Across the state, more children are being placed in temporary homes and spending part of their childhood in foster care. The trauma experienced during this chaotic and confusing time impacts young Hoosiers in many ways. As part of ongoing efforts to improve the outcomes for kids in the foster care system, we are looking for ways to help them succeed in school. Thanks to a recent report, we now have a better understanding of the challenges foster care students face, and how we can better meet their needs.
This first-of-its-kind report stems from a law I co-authored last year. After hearing from students, foster parents and educators about these young Hoosiers’ struggles, we felt compelled to look deeper into how foster children perform in school.
We found only 64% of students in foster care will graduate from high school, which is more than 20% lower than the state average. In fact, 1 in 5 foster youth do not meet the graduation requirements to receive a diploma. They are at higher risk of falling behind their peers in reading and math, and are three times as likely to be expelled. Due to unstable home lives, switching schools, missing class to attend court hearings and trauma experienced from being removed from their families, these students often bear a heavy burden that impacts them in the classroom.
My wife and I adopted our daughter when she was six years old, and we know all too well the struggles these vulnerable students can experience. This report shines a light on some significant shortfalls within our education system. With up to 20,000 school-aged children in the foster care system, more must be done to support vulnerable youth. With a clearer picture of the academic challenges these students face, we can now work together to provide the resources they need. The Indiana Department of Education is using this report to develop a remediation plan to provide additional support and help foster kids succeed. Final details of this proposal should be announced this summer, and it is expected to be implemented at the start of the 2019-2020 school year. In the meantime, I intend to ask the Legislative Council to assign this issue to a summer study committee, so the General Assembly can look further into this report and find additional ways to help our kids.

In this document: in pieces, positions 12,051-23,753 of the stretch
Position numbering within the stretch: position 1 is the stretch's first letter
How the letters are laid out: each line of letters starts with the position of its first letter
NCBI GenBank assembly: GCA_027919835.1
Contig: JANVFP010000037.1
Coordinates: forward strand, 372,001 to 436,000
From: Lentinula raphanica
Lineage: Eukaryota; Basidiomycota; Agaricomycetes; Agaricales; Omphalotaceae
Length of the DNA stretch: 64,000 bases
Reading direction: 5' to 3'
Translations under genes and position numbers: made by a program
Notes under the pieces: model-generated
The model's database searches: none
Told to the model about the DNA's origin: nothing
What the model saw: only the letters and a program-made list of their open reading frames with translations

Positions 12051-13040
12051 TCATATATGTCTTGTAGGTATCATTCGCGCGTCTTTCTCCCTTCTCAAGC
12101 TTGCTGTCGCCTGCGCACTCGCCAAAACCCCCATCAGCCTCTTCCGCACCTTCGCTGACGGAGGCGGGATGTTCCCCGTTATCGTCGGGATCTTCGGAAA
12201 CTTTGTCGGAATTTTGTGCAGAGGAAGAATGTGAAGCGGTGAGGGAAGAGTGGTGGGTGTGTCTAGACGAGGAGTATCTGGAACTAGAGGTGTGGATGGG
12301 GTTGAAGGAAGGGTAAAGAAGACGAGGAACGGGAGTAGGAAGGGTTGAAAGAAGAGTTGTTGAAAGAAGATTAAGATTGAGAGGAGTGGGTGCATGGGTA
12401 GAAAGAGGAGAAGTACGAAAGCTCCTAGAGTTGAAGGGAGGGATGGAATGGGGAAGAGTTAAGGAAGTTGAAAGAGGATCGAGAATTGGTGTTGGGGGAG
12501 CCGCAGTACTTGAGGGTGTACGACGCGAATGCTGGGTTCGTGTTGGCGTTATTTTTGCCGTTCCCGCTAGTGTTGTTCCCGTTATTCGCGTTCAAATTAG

Regardless of home life or family dynamic, every child deserves an opportunity to succeed inside and outside the classroom. I plan to stay engaged in these discussions to help focus our efforts and ensure no child falls through the cracks at school. If you are involved in the foster care system and need support or know someone who does, there are several resources available to help children, parents and young adults. Visit childrensbureau.org or fostersuccess.org to learn more. This is an issue near to my heart, and if I am able to help in any way, please contact me at 317-232-9648 or firstname.lastname@example.org.
State Rep. Bob Behning (R-Indianapolis) represents House District 91,
which includes portions of Hendricks and Marion counties.
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